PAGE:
The length of time Bryan Smith will spend in jail coincides with the amount of time the most seriously injured of the victims spent in the hospital, said Van Buckley, a spokeswoman for the Jackson County prosecutor’s office.

Smith, 34, of Independence, also was sentenced to two years of probation and 100 hours of community service.


TV helicopter pilot saves stranded deer

NORMAN — The pilot of a TV news helicopter used the wind from the aircraft’s rotor to push a stranded deer to safety after it lost its footing on a frozen lake and could not get up.

A small crowd had gathered to watch the deer struggling, its hooves repeatedly slipping, near the shore of Lake Thunderbird about 4 p.m. Wednesday.

With the helicopter’s camera rolling, KWTV pilot Mason Dunn used the wind from the rotor to push the deer, initially sending it into a break in the ice where the animal managed to hold on to the ice with its front legs.

Mr. Dunn then lowered the helicopter and the wind sent the deer sliding on its belly across the ice until it reached shore and scampered into a wooded area.


Truck driver gets life in deadly smuggling

HOUSTON — A truck driver was spared the death penalty and sentenced to life in prison yesterday for his role in the nation’s deadliest human smuggling attempt — a journey that ended in the deaths of 19 illegal aliens crammed in a sweltering tractor-trailer.

Tyrone Williams, 36, was convicted last month on 58 counts of conspiracy, and harboring and transporting illegal aliens.

More than 70 aliens were locked for hours inside his trailer during the 2003 trip from south Texas to Houston. Nineteen died from dehydration, overheating and suffocation. Williams abandoned the container near Victoria, about 100 miles southwest of Houston.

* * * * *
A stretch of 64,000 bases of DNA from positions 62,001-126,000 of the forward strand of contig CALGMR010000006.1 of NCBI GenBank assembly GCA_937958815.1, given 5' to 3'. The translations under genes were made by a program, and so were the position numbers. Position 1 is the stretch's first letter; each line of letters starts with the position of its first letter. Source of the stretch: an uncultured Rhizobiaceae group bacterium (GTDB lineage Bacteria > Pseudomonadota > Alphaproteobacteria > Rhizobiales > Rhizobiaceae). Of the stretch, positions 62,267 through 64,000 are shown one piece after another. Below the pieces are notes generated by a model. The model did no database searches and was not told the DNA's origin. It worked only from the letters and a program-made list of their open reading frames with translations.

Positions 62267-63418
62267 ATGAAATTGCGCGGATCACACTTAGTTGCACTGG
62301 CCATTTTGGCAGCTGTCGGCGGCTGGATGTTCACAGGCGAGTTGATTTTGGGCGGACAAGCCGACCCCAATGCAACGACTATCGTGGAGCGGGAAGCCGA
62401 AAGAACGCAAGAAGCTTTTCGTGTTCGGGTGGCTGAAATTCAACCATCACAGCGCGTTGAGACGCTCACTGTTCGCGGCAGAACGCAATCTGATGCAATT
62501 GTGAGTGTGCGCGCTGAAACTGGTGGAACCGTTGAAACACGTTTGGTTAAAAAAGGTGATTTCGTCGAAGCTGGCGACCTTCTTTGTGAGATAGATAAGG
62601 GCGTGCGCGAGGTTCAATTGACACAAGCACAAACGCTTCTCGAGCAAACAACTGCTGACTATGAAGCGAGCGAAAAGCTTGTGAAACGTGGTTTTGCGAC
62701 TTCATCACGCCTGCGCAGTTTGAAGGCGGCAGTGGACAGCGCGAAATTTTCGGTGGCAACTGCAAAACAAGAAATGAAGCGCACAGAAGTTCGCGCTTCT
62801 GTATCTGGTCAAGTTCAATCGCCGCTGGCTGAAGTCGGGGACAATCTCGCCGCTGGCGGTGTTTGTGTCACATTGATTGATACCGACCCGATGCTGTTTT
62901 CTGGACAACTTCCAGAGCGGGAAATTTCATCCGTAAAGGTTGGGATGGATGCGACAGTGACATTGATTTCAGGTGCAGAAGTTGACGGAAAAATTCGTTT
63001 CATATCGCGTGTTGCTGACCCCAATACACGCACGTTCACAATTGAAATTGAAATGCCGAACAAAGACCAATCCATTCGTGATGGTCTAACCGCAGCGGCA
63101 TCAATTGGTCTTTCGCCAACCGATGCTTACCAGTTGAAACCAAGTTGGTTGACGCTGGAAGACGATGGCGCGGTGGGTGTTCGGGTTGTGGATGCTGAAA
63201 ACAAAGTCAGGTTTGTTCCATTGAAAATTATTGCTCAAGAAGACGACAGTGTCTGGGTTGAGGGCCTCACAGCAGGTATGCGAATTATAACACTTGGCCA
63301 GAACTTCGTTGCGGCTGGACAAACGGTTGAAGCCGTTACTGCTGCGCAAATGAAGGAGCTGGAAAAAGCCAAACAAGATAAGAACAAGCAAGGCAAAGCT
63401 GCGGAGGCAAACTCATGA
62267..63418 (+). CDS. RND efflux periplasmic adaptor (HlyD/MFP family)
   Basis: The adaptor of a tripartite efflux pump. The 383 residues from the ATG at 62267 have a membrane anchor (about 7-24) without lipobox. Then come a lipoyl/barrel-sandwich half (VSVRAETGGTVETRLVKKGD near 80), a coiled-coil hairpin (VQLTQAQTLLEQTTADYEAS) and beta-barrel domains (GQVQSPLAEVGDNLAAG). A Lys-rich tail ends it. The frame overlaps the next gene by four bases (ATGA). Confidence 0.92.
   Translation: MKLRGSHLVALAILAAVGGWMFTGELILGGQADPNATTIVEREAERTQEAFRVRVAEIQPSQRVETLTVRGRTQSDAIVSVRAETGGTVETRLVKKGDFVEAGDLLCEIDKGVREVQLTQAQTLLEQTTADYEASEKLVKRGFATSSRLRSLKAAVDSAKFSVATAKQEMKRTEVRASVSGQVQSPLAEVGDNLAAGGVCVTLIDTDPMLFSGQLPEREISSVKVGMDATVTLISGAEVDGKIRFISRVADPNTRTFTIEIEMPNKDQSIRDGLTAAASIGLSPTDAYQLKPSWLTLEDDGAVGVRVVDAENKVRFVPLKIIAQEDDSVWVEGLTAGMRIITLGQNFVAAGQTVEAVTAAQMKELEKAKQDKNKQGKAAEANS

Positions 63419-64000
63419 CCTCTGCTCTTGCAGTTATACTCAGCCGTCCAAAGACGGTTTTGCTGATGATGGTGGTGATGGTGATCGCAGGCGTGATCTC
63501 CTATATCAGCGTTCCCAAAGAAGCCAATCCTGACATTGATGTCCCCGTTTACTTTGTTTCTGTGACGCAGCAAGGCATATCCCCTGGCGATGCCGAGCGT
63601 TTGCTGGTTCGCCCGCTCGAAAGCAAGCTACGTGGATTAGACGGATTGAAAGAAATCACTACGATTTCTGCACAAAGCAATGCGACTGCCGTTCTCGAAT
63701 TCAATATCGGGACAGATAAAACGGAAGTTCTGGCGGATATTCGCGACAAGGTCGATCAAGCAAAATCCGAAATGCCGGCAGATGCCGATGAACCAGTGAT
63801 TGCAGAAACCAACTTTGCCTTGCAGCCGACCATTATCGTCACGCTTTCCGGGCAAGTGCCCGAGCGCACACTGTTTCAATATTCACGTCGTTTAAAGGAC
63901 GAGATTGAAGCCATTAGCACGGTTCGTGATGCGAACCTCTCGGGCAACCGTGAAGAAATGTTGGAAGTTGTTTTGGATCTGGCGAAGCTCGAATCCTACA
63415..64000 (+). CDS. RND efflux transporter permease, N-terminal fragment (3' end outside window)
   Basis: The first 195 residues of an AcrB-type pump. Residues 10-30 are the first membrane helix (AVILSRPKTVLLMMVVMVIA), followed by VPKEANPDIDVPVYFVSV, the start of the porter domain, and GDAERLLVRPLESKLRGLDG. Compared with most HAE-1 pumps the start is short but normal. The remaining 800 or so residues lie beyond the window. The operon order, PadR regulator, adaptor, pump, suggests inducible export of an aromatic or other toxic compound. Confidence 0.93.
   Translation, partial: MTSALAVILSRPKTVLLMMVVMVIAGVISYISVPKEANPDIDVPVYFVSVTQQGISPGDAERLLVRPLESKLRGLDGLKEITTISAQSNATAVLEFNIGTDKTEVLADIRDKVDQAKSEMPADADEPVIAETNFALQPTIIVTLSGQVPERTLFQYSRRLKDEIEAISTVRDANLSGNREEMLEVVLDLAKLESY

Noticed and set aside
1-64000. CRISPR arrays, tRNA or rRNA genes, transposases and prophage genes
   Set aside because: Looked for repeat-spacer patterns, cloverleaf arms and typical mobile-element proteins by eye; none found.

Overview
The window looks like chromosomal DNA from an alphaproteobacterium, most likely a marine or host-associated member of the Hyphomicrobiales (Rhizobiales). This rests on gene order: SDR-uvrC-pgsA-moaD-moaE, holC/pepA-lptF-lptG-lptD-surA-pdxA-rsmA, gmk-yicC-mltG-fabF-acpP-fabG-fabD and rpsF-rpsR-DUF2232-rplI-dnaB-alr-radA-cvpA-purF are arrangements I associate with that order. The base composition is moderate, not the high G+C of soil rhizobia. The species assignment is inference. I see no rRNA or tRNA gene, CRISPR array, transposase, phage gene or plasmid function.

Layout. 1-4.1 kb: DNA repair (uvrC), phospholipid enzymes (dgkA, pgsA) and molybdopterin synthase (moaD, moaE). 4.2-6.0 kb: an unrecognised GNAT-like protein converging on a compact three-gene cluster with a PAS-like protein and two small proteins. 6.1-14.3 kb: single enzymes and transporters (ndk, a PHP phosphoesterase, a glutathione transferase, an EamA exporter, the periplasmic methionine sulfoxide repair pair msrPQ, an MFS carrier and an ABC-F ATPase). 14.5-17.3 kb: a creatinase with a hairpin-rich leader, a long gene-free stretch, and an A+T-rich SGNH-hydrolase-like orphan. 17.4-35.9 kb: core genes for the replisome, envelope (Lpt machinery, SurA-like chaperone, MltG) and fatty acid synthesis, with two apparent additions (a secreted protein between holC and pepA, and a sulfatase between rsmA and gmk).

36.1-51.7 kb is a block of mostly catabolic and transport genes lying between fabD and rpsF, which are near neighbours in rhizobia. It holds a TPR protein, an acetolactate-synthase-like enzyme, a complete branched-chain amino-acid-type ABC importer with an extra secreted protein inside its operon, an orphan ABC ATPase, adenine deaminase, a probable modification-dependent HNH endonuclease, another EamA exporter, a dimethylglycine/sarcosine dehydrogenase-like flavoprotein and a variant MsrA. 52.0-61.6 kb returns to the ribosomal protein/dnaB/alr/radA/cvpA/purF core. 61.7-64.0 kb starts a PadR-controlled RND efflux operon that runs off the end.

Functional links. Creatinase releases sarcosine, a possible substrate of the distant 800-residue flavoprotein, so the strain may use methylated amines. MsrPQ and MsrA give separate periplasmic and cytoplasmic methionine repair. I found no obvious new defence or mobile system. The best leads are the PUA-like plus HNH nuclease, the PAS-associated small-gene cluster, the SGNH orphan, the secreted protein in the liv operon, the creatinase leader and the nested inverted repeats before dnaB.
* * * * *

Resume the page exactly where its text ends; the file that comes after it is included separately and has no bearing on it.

A jury deliberated for 51/2 days before sentencing Williams. The sentence comes with no possibility for parole.


Teens sought in attack on home director

AMERICAN FORK — Three pregnant teens living in a group home whacked the director in the head with a frying pan, tied her up and then fled in a stolen minivan, police said.

The director, who was tied up with power cords Tuesday, eventually broke free and called police, police Sgt. Shauna Greening said. She also freed another pregnant teen tied up in the attack, she said.

Authorities thought the teens — two 15-year-olds and one 16-year-old — left the state and a search was under way. Police said the teens also stole the director’s purse, checkbook, credit cards, cell phone and video camera.

The motive wasn’t clear. Parents of the girls, who are from California, Texas and Illinois, were notified, police said.

From wire dispatches and staff reports